How Prevalent is Inhalant Abuse in the United States?
- Over 2.6 million children aged 12 – 17 use an inhalant each year to get high.
- 1 in 4 students in America has intentionally abused a common household product to get high by the time they reach the eighth grade.
- Inhalants tend to be the drug that is tried first by children.
- “Sniffing” and “huffing” can begin at age 10 or younger.
- 59% of children are aware of friends huffing at age 12.
- Inhalants are the fourth most-abused substance after alcohol, tobacco, and marijuana.
- The number of lives claimed by inhalant abuse each year is unknown because these deaths often are attributed to other causes.
The following information is taken from studies conducted by the Substance Abuse and Mental Health Services Administration, the National Institute on Drug Abuse, and the Centers for Disease Control.
The Substance Abuse and Mental Health Services Administration (SAMSHA)
The Substance Abuse and Mental Health Services Administration (SAMHSA) is the agency within the U.S. Department of Health and Human Services that leads public health efforts to advance the behavioral health of the nation. SAMHSA's mission is to reduce the impact of substance abuse and mental illness on America's communities.
An estimated 24.6 million individuals aged 12 or older were current illicit drug users in 2013. For substance Use and Mental Health Estimates from the 2013 National Survey on Drug Use and Health-Overview of Findings, click here.
A little over 2% of 24.6 million individuals aged 12 or older were current users of inhalants in 2013. That means 496,000 individuals aged 12 or older were current users, and those are just the reported numbers. 121,000 of those individuals were aged 12 to 17 and 375,000 were aged 18 or older.
For more information on inhalant abuse at SAMSHA, visit their website.
NIDA’s Monitoring the Future Study
Monitoring the Future is an ongoing study of the behaviors, attitudes, and values of American secondary school students, college students, and young adults. Each year, a total of approximately 50,000 8th, 10th, and 12th grade students are surveyed (12th graders since 1975, and 8th and 10th graders since 1991). In addition, annual follow-up questionnaires are mailed to a sample of each graduating class for a number of years after their initial participation. The study has been funded under a series of investigator-initiated competing research grants from the National Institute on Drug Abuse, a part of the National Institutes of Health. For more information on Monitoring the Future, click here.
National surveys indicate that nearly 21.7 million Americans aged 12 and older have used inhalants at least once in their lives. NIDA's Monitoring the Future (MTF) survey reveals that 13.1% of 8th graders have used inhalants. Parents and children need to know that even sporadic or single episodes of inhalant abuse can be extremely dangerous. Inhalants can disrupt heart rhythms and cause death from cardiac arrest, or lower oxygen levels enough to cause suffocation. Regular abuse of these substances can result in serious harm to vital organs, including the brain, heart, kidneys, and liver.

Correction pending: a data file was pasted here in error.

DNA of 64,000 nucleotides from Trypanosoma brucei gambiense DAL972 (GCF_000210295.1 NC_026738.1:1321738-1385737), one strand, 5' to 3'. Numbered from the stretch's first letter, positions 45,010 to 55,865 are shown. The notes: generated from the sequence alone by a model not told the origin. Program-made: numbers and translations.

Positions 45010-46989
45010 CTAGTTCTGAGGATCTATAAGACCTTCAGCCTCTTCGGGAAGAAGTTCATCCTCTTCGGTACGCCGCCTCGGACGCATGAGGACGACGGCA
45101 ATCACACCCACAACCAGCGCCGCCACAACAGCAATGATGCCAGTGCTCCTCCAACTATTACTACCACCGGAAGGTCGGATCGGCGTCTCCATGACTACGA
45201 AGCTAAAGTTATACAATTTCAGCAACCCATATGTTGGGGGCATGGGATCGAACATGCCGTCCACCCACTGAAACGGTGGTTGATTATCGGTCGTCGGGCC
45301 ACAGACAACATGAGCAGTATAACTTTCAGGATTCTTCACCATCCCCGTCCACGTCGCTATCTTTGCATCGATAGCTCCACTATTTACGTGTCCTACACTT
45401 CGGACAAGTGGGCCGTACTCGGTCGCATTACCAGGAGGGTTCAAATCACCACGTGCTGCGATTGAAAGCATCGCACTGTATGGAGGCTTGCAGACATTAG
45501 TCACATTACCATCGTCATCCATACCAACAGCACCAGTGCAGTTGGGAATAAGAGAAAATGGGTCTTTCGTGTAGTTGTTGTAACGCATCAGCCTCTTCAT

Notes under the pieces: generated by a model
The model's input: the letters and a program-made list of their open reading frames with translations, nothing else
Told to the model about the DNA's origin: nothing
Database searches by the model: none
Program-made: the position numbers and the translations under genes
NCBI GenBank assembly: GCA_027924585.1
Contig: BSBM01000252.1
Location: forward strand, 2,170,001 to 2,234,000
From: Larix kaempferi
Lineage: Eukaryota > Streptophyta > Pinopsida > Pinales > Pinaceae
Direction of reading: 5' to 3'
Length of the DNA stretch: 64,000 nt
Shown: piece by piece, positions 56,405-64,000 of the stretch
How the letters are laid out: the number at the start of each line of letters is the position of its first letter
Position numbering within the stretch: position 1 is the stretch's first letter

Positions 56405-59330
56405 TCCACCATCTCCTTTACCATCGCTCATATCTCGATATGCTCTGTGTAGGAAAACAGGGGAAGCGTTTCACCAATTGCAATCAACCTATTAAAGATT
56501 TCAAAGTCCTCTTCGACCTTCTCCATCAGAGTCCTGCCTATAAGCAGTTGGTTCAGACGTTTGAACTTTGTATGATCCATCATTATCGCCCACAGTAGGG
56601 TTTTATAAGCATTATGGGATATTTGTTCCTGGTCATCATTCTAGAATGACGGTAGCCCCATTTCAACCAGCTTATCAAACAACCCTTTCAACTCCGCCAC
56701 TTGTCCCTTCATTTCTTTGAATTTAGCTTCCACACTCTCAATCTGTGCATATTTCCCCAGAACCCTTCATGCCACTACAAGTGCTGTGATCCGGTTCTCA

Through scientific research, we have learned much about the nature and extent of inhalant abuse, its pharmacology, and its consequences. This research has brought the picture of inhalant abuse in the nation into focus and pointed to the dangers and the warning signs for parents, educators, and clinicians. We hope this compilation of the latest scientific information will help alert readers to inhalant abuse and its harmful effects and aid efforts to deal with this problem effectively.
Below is an excerpt from the Monitoring the Future Study: Trends in Prevalence of Inhalants for 8th Graders, 10th Graders, and 12th Graders; 2014 (in percent).
|Time Period||8th Grade||10th Grade||12th Grade|
For more information on the Monitoring the Future Study and the National Institute for Drug Abuse, click here.
Centers for Disease Control (CDC)
The 2009 National Youth Risk Behavior Survey (YRBS) reported the following findings about Inhalant Abuse. For more information on the CDC and inhalant abuse, click here.
The survey notes:
- 11.7% of students have used an inhalant to get high at least once in their lifetime (Table 44)
- Females (12.9%) used inhalants more often than males (10.6%)
- 9th grade female use (16.7%) was significantly higher than 9th grade male use (9.7%)
- Prevalence of having ever used inhalants was higher among Hispanic (14.0%) than white (11.5%) and black (8.2%) students
- Prevalence of having ever used inhalants was higher among Hispanic female (15.3%) than black female (9.4%) students
- Prevalence of having ever used inhalants was higher among white male (10.4%) and Hispanic male (12.8%) than black male (7.1%) students.
- Overall, the prevalence of having ever used inhalants was higher among 9th grade (13.0%), 10th grade (12.5%), and 11th grade (11.5%) than 12th-grade (9.1%) students
- Overall, prevalence of having ever used inhalants was higher among 9th-grade female (16.7%) than 10th-grade female (13.1%), 11th-grade female (11.5%), and 12th grade female (9.3%) students
- Prevalence of having ever used inhalants ranged from 8.7% to 16.8% across state surveys (median: 11.6%) and from 6.0% to 18.9% across local surveys (median: 9.9%) (Table 45)
- The percentage of students who ever used inhalants decreased during 1995–2003 (20.3%–12.1%) and did not change significantly during 2003–2009 (12.1%–11.7%)
- The percentage of students who ever used inhalants also decreased during 2007–2009 (13.3%–11.7%)